As HERwriters for EmpowHER.com, we are required to do extensive research for each health column. Over these last two years, I have been impressed with the health information available on government websites.
The health information is free, up-to-date and available in foreign languages. Also, when I contact the government organizations, via phone or email, for additional information or an interview; they call me back promptly.
One standout website is First Lady Michelle Obama’s ʺLet’s Moveʺ initiative. Here are a few valuable items the ʺLet’s Moveʺ website offers: a sample seven-day menu, tips for shopping for fruits/vegetables and the new MyPlate. MyPlate replaces the government’s food pyramid of the recommended daily food allowances.
Another great tool is the Three P’s of Eating on a Budget. The Three P’s offers easy healthy eat tips which including the planning, purchasing and preparing of your food. For example, the ʺLet’s Moveʺ initiative recommends the following:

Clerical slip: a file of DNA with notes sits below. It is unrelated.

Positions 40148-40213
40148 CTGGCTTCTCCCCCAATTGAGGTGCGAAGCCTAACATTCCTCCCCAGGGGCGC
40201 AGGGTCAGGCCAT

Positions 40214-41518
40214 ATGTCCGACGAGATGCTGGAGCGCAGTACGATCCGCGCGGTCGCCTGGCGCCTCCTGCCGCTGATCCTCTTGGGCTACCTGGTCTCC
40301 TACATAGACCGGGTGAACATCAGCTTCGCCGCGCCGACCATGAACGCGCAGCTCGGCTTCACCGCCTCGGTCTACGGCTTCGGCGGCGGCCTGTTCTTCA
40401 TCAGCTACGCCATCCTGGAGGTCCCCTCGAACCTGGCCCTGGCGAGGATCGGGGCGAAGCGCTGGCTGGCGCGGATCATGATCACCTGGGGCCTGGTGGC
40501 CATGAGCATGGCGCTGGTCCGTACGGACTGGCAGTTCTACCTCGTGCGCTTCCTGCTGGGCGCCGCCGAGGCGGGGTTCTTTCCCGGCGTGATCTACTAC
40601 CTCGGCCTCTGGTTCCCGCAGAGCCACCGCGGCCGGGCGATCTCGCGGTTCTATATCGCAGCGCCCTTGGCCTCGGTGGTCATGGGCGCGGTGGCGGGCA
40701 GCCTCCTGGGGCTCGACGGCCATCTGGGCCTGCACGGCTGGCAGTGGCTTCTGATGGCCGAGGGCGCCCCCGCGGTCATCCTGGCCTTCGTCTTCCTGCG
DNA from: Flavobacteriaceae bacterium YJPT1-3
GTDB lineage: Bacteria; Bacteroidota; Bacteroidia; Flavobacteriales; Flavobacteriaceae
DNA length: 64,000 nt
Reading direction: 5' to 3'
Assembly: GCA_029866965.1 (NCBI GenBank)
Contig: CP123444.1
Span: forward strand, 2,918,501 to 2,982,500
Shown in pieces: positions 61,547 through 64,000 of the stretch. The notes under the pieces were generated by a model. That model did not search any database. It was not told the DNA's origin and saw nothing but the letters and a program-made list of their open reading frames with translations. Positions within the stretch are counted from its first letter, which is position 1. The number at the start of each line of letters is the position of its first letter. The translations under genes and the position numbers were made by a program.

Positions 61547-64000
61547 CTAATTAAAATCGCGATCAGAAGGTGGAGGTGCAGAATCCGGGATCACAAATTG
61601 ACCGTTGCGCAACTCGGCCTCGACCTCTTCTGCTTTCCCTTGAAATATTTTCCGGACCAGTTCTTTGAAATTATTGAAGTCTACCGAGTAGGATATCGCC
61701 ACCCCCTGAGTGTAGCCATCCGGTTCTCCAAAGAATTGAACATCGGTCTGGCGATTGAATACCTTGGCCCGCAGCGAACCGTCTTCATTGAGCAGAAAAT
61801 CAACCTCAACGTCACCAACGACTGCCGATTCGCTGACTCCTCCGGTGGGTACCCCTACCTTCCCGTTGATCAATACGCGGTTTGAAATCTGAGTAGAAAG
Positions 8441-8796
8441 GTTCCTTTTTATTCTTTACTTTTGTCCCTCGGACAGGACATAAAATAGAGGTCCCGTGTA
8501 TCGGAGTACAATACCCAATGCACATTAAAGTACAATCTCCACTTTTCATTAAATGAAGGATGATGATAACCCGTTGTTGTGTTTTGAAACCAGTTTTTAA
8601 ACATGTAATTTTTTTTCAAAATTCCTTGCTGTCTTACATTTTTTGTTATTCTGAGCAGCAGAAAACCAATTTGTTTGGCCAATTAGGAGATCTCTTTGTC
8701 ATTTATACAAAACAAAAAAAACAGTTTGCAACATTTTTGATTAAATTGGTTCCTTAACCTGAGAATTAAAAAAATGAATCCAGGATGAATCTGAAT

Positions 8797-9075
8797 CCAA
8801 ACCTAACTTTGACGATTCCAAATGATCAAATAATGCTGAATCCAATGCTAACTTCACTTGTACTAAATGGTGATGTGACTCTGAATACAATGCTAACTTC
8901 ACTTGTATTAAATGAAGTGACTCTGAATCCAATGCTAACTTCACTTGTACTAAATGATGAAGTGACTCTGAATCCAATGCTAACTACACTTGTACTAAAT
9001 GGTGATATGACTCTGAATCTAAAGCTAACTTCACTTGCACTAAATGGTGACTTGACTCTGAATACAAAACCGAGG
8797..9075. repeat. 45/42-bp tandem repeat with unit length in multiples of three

• Check for sales and coupons in the local paper or online and consider discount stores
• Make a grocery list
• Include meals that will “stretch” expensive food items (stews, casseroles, stir‐fried dishes)
• Plan meals and snacks for the week according to an established budget
• Ask about a loyalty card at your grocery store
• Find quick and easy recipes online
• Buy groceries when you are not hungry and when you are not too rushed
• Buy store brands if cheaper
• Buy some items in bulk or as family packs which usually cost less
• Find and compare unit prices listed on shelves to get the best price
• Buy good low‐cost items which are available all year. Those include:
o Protein — beans (garbanzo, black, cannellini)
o Vegetables — carrots, greens, potatoes
o Fruit — apples, bananas
• Choose fresh fruits and vegetables in season, and buy canned vegetables with less salt.
• Stick to the grocery list and stay out of the aisles that don’t contain items on your list
• Pre‐cut fruits and vegetables, individual cups of yogurt, and instant rice and hot cereal are convenient, but usually cost more than those that require a bit more prep time.